In the light of Da Vinci Code mania, the practice of mortifying the flesh in any fashion has been highly misunderstood. In fact, as Fr. Barron states, mortification has been a treasured part of Catholic spiritual practice for centuries. This is certainly true of St. Dominic and the Dominicans -- it is one of the treasured Nine Ways of Prayer of St. Dominic, as related in early manuscripts about St. Dominic based on testimonies of his contemporaries:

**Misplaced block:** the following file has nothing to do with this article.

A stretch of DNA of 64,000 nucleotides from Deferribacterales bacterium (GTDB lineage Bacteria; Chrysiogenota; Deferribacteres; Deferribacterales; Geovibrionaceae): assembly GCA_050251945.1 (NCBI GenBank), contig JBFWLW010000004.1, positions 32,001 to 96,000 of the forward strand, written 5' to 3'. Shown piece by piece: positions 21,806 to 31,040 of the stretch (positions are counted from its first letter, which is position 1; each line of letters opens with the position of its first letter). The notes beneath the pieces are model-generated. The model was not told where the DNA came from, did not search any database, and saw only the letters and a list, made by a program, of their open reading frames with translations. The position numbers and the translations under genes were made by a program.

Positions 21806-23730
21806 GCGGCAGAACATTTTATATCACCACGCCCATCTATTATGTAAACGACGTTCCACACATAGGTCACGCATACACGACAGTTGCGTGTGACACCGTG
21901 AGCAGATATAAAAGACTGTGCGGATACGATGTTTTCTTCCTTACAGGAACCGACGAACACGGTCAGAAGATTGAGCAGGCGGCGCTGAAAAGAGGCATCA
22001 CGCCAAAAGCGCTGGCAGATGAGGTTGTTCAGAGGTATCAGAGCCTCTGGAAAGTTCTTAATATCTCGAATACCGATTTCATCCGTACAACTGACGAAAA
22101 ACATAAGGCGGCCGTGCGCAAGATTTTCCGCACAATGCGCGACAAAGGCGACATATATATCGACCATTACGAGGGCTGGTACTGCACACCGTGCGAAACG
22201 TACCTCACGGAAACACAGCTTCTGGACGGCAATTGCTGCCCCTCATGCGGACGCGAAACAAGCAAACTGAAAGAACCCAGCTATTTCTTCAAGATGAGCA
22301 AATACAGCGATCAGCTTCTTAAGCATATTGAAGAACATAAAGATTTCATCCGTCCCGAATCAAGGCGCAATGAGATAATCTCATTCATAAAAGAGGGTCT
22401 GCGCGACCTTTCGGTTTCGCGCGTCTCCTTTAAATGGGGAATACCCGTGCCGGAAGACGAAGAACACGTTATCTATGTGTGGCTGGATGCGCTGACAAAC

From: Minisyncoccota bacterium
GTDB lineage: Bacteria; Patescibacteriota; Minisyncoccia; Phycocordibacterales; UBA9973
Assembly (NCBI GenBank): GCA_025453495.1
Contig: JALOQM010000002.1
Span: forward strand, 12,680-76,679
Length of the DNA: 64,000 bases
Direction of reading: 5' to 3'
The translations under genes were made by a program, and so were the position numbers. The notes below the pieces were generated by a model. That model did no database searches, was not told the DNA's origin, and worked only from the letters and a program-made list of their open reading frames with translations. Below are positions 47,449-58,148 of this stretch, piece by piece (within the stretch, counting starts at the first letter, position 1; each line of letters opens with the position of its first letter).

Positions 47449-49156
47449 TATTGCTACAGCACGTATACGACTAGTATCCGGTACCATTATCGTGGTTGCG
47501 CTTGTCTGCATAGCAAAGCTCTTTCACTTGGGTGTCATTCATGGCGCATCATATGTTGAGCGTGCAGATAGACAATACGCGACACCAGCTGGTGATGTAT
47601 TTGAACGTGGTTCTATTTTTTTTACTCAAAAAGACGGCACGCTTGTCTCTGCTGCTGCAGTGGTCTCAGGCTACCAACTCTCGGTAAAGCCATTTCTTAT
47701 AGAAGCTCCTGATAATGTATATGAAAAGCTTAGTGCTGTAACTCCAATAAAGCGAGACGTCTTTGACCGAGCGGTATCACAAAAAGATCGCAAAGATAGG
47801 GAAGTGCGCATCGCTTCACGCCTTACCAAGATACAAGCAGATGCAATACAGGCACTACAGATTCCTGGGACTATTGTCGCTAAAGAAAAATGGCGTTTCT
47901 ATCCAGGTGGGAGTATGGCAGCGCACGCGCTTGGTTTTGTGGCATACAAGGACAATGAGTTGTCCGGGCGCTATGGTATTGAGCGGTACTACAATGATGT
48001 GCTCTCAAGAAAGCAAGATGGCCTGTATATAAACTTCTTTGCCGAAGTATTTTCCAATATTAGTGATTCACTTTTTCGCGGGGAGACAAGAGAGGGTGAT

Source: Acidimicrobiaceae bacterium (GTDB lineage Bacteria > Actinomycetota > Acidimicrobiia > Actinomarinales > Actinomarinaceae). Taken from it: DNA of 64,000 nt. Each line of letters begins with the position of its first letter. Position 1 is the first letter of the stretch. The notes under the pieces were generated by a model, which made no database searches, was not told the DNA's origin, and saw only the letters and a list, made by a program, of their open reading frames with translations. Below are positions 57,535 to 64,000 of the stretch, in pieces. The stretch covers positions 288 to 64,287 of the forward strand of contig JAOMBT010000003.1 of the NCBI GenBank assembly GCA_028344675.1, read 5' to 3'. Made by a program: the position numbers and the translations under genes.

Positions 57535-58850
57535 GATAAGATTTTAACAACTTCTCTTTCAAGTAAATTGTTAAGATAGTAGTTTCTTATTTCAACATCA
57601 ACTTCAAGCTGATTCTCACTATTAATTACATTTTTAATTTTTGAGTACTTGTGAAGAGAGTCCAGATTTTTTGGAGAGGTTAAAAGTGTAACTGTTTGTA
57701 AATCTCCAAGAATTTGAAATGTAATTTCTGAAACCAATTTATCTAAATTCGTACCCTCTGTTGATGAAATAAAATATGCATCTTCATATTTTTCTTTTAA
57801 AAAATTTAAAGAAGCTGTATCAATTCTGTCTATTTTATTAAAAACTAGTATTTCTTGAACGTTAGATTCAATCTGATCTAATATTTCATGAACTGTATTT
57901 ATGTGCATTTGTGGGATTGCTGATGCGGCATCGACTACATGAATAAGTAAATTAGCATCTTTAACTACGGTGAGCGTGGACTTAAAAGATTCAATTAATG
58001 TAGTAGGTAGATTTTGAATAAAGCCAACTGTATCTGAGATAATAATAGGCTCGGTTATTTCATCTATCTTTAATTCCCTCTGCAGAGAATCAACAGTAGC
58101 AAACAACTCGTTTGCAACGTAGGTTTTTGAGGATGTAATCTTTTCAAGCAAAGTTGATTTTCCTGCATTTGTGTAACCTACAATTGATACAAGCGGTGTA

AT THE END of the prayer which has just been described, Saint Dominic would rise from the ground and give himself the discipline with an iron chain, saying, "Thy discipline has corrected me unto the end" [Ps. 17:36]. This is why the Order decreed, in memory of his example, that all the brethren should receive the discipline with wooden switches upon their shoulders as they were bowing down in worship and reciting the psalm "Miserere" or "De Profundis" after Compline on ferial days. This is performed for their own faults or for those of others whose alms they receive and rely upon. No matter how sinless he may be, no one is to desist from this holy example which is shown in the drawing.Extreme cases such as this are rare today, and taking the discipline, even with a lightweight rope like the one Fr. Barron describes (which is also what the numeraries of Opus Dei utilize), should be done in full consultation with a spiritual director. Now, it has to be acknowledged that there are many ways to embrace suffering and mortification. Denying the physical urges and keeping them in check can be as simple as getting up on time in the morning, foregoing that next helping of food at dinner, or skipping dessert. Otherwise our passions can easily enslave us.